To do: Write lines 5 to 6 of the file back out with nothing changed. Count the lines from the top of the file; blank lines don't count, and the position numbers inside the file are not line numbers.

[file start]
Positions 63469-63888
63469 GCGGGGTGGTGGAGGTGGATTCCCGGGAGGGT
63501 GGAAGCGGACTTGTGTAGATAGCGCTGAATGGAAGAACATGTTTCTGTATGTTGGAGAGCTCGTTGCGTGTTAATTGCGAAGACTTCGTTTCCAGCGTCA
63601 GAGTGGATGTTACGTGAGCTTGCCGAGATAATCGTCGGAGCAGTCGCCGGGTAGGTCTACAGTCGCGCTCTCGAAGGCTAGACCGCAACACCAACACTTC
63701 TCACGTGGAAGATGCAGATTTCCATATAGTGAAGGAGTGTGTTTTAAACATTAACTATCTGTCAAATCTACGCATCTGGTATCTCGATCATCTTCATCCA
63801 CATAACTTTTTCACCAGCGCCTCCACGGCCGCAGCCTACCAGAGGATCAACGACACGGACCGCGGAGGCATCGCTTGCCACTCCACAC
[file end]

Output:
63701 TCACGTGGAAGATGCAGATTTCCATATAGTGAAGGAGTGTGTTTTAAACATTAACTATCTGTCAAATCTACGCATCTGGTATCTCGATCATCTTCATCCA
63801 CATAACTTTTTCACCAGCGCCTCCACGGCCGCAGCCTACCAGAGGATCAACGACACGGACCGCGGAGGCATCGCTTGCCACTCCACAC